Exploring Mars caves, leaving ‘breadcrumbs’
Future astronauts on Mars might use caves or lava tubes as habitats. They could provide shelter from the harsh conditions on the surface, the intense radiation in particular. On March 1, 2023, researchers at the University of Arizona said they’ve developed a new technology where small autonomous robot rovers could start exploring caves on Mars. The rovers – inspired by the fairy tale Hansel and Gretel – would drop high-tech “breadcrumbs” to find their way.
In this case, the “breadcrumbs” would be miniature sensors, which the robots would deploy within the caves in order to monitor their environment and remain in contact with each other. In this way, they could scout for suitable underground places for future astronauts to live and work.
Exploring Mars caves, with inspiration from Hansel and Gretel
Current rovers are too large to explore caves easily. A flock of smaller robots, however, could do so, and engineers would design them for just that purpose. Also, in those dark subsurface environments, they would need to be able to efficiently monitor their surroundings and stay in contact with each other. The newly devised system is called the dynamically deployed communication network (DDCN).
If you remember the book, you know how Hansel and Gretel dropped breadcrumbs to make sure they’d find their way back. In our scenario, the ‘breadcrumbs’ are miniaturized sensors that piggyback on the rovers, which deploy the sensors as they traverse a cave or other subsurface environment.
The University of Arizona also tweeted about the newly developed system on March 1:
— University of Arizona (@uarizona) March 1, 2023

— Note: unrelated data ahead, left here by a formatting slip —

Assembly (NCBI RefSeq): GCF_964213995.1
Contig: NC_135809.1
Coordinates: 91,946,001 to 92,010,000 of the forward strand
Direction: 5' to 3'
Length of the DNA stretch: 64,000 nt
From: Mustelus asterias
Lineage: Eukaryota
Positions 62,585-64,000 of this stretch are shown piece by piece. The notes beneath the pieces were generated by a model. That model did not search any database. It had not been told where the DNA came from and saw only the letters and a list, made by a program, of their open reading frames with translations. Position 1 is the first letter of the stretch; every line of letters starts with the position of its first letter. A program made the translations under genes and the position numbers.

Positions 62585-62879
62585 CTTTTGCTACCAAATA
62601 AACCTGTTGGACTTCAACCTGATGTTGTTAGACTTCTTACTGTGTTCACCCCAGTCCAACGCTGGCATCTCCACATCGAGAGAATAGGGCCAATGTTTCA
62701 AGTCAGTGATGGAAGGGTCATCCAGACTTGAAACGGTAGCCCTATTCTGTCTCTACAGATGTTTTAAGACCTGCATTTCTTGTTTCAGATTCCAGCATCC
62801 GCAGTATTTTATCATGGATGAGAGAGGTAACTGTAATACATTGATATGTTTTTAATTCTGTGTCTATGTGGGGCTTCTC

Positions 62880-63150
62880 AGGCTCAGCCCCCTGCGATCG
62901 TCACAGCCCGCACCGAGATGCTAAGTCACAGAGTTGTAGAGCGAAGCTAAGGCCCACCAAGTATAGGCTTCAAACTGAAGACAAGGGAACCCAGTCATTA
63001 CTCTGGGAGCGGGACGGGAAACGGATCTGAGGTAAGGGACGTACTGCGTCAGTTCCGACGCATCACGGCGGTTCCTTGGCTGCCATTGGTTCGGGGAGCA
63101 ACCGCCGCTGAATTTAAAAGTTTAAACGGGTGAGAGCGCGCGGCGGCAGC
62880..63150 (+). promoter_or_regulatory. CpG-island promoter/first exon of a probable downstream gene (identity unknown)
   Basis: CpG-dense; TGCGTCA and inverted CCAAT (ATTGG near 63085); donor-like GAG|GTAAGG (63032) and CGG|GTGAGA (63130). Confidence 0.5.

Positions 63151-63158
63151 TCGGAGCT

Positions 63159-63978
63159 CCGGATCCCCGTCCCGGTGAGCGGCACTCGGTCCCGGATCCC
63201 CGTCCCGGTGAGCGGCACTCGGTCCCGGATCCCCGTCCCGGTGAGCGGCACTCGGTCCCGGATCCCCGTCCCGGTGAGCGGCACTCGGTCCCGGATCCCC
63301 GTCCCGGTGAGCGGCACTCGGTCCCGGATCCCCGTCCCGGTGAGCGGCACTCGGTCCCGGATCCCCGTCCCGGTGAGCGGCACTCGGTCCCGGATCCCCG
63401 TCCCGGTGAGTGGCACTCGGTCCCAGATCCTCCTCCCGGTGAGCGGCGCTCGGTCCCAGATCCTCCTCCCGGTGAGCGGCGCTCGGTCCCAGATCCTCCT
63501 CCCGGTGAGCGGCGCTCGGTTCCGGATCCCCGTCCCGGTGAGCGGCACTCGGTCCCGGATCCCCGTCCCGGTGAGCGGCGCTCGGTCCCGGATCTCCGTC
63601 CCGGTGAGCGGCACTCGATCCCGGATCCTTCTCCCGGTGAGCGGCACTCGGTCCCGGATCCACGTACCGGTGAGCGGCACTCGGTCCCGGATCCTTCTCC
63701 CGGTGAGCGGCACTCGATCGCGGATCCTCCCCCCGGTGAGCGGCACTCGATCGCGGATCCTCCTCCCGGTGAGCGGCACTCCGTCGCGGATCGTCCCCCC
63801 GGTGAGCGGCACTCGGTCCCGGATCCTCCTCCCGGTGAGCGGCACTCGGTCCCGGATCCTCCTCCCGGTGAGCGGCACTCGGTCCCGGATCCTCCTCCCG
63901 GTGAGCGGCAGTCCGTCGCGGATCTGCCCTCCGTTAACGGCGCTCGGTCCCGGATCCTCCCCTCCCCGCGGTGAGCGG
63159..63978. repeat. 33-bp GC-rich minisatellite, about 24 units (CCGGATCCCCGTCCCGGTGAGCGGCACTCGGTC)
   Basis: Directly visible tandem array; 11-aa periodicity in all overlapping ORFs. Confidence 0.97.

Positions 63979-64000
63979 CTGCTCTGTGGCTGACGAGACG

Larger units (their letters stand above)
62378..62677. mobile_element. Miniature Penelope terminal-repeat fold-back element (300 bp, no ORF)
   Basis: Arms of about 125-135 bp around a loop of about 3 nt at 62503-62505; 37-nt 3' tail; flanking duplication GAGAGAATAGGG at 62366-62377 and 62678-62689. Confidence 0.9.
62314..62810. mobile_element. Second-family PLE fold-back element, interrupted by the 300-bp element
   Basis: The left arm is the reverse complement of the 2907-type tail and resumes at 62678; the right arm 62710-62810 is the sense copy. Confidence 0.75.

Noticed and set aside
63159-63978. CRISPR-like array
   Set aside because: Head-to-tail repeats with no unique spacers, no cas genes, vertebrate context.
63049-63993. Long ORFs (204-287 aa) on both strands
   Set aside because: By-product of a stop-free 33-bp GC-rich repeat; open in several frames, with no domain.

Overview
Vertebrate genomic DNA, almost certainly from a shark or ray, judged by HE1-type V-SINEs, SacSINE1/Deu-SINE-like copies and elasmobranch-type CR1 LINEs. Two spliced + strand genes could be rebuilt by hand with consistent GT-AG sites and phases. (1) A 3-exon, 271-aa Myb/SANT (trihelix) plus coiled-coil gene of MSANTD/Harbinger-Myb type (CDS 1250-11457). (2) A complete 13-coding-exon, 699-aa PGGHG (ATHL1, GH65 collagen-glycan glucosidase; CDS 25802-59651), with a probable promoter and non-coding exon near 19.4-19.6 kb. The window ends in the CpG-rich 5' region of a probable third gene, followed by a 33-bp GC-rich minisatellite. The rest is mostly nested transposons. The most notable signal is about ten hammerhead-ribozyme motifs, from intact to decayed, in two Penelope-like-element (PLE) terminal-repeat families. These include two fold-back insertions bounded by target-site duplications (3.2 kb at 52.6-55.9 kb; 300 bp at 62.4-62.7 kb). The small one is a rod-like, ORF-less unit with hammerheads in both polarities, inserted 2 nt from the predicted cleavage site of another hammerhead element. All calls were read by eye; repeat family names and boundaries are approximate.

Fully autonomous rovers
The little rovers are autonomous and depend on each other to do their mission. So, if one rover gets far away from another, but is still within communications range, it will drop a breadcrumb, aka a communication node. Fink refers to these breadcrumbs as “opportunistic deployment.” He said:
One of the new aspects is what we call opportunistic deployment, the idea that you deploy the ‘breadcrumbs’ when you have to and not according to a previously planned schedule.
The exploratory rovers don’t even need the mother rover to communicate with each other. Indeed, they can do that quite easily on their own. The mother rover is more of a passive recipient, collecting data transmitted by the smaller rovers. In this case, it acts as the orchestrator, controlling the rovers’ movements.
Since 2001, Fink and his colleagues have been working on something called tier-scalable reconnaissance. This involves teams of robots working together but at different levels. As a current example, the Perseverance rover on Mars controls the smaller Mars helicopter called Ingenuity. Generally speaking, the small autonomous rovers would work the same way. But in the breadcrumb scenario, this ability would be enhanced, allowing the rovers to operate underground.
Sending information to the surface